The whole story is basically made up of symbolism. At the end of the story, these will be explained, but will not be a part of the story. It is not necessary to read them to understand the story.
The ground lurched violently underneath his booted feet, and he quickly reached out for the nearest tree to steady himself. The gritty bark cut into his palm, but he did not feel it. The earth settled, and he breathed a sigh of relief as he straightened himself, then brushed off the dust from his clothes and ascertained that his sword was still sheathed at his side. The wind brushed past him, tousling his sandy hair that was held back from his brow with a leather strap. His intelligent green eyes surveyed the land before him. Noticing that the broad oak tree he had grabbed had been uprooted by the small earthquake, he tapped it with the toe of his boot. It disappeared before it hit the ground.
Notchimine was, as always, standing at the cavern entrance. Her cascade of brilliant white hair starkly contrasted with the gaping black hole behind her. Just as white as her hair were her swaths of ribbons, lace, and dress that covered nearly all of her unblemished, pale skin. The only color to be seen on Notchimine were her beautiful, translucent red eyes that betrayed her albinism. "Hello again, Travis," she greeted in a cool, musical voice.
Travis inclined his head. "And what art thou going to doeth to-day, Lady Notch?" he asked. "Nay, hold, allow me to guess: thou wilt remain here at all hours."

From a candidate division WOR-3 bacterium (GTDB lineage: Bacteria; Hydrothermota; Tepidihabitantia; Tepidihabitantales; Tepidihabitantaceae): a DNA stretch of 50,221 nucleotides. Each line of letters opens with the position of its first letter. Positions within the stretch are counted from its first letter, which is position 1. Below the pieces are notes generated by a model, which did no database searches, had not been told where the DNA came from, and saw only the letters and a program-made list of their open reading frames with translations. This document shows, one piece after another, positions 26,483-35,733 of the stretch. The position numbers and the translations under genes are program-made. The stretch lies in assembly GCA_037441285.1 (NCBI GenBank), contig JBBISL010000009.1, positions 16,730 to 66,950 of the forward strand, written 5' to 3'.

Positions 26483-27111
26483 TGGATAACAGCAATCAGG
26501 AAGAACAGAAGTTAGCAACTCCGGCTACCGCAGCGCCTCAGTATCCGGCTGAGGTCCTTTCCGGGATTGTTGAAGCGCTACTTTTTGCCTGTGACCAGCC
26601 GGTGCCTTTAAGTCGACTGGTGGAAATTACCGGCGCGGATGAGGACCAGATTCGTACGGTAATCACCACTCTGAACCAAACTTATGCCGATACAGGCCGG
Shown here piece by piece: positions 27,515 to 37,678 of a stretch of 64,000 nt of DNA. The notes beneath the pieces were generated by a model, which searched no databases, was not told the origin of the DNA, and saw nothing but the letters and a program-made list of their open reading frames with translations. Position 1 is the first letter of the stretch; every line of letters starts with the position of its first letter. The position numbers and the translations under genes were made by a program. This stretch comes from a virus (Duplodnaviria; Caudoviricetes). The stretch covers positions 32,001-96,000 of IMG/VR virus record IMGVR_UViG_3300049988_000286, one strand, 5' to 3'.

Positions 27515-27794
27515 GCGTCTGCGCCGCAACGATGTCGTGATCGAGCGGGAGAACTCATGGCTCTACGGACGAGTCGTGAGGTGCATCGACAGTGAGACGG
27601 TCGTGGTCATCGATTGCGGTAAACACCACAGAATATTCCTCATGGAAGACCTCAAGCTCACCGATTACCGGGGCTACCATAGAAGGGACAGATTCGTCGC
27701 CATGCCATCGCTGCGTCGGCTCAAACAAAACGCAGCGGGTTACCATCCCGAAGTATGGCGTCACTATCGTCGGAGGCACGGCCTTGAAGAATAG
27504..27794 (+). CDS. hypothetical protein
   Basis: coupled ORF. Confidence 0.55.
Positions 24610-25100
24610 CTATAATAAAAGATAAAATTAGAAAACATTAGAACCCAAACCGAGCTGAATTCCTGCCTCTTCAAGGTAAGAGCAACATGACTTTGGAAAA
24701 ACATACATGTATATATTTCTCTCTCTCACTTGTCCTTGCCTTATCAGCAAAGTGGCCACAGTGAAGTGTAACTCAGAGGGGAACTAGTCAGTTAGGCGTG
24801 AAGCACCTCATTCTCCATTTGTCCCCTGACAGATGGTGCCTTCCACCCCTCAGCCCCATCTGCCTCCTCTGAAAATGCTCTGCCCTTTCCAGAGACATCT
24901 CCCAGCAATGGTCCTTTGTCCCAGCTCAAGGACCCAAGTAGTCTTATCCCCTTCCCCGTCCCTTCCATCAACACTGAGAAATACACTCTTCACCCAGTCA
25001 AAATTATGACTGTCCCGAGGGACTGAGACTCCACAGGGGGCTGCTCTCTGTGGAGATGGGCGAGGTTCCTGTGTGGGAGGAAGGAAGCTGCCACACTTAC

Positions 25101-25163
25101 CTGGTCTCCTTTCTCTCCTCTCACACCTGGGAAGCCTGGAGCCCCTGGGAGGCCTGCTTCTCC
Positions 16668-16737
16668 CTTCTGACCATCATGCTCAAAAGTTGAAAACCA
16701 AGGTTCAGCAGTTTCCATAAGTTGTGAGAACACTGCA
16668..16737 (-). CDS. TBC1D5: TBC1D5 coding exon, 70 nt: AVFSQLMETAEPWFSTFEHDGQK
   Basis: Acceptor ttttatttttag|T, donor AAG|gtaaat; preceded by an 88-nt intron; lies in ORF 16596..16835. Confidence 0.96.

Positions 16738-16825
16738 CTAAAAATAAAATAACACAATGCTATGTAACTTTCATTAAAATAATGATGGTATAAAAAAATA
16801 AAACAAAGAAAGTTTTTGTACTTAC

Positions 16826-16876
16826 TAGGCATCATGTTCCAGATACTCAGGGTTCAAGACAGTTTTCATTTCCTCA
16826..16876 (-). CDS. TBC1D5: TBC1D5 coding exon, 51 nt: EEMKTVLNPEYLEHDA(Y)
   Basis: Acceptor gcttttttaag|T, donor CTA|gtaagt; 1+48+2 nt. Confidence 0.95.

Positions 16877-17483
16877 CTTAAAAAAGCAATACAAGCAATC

Notchimine smiled. "Right you are. Why are you talking like that?"
Travis grinned crookedly in return. "Well, I feel like Shakespeare'ing to today."
He assumed a serious expression. "Hey, did you feel that earthquake just now?"
"I did," she replied just as solemnly. "It seems that they are becoming more frequent."
The boy nodded. "I wonder if it's like this on the other side as well. But I'm not going, no way."
"And why not?"
"It's dark over there," exclaimed Travis, widening his eyes. "Wait here." He made a running leap at the twisted tree that somehow grew taller than the others despite its deformities; he gripped the lowest branch, which was over his head, and hoisted himself up. He set himself to climbing to top. On his right was the cliff which stretched high above the cavern, from which bright, colorful flowers sprouted and released their sweet fragrances. The smell was constantly with him, clinging to his skin and clothes; he was sick of it. At the top of the tree, Travis looked out over the distant horizon.
A foggy, unclear smear was seen, stretching as far as he could see. That was the other side, to which Travis had never traveled, for he feared it without knowing why.
"It looks the same," Travis called down to Notchimine.
"Of course it does," Notchimine replied. "Now come down before you hurt yourself."
Travis rolled his eyes, but quickly complied. A crunching sound caught his attention, and he paused, looking up. A large boulder swayed at the top of the cliff, rocked back and forth by the wind that whistled through the trees. He watched it suspiciously, daring it to fall. The breeze ceased, and the rocking boulder with it. Travis released his breath and gaze and resumed his descent.
"Travis, look out!"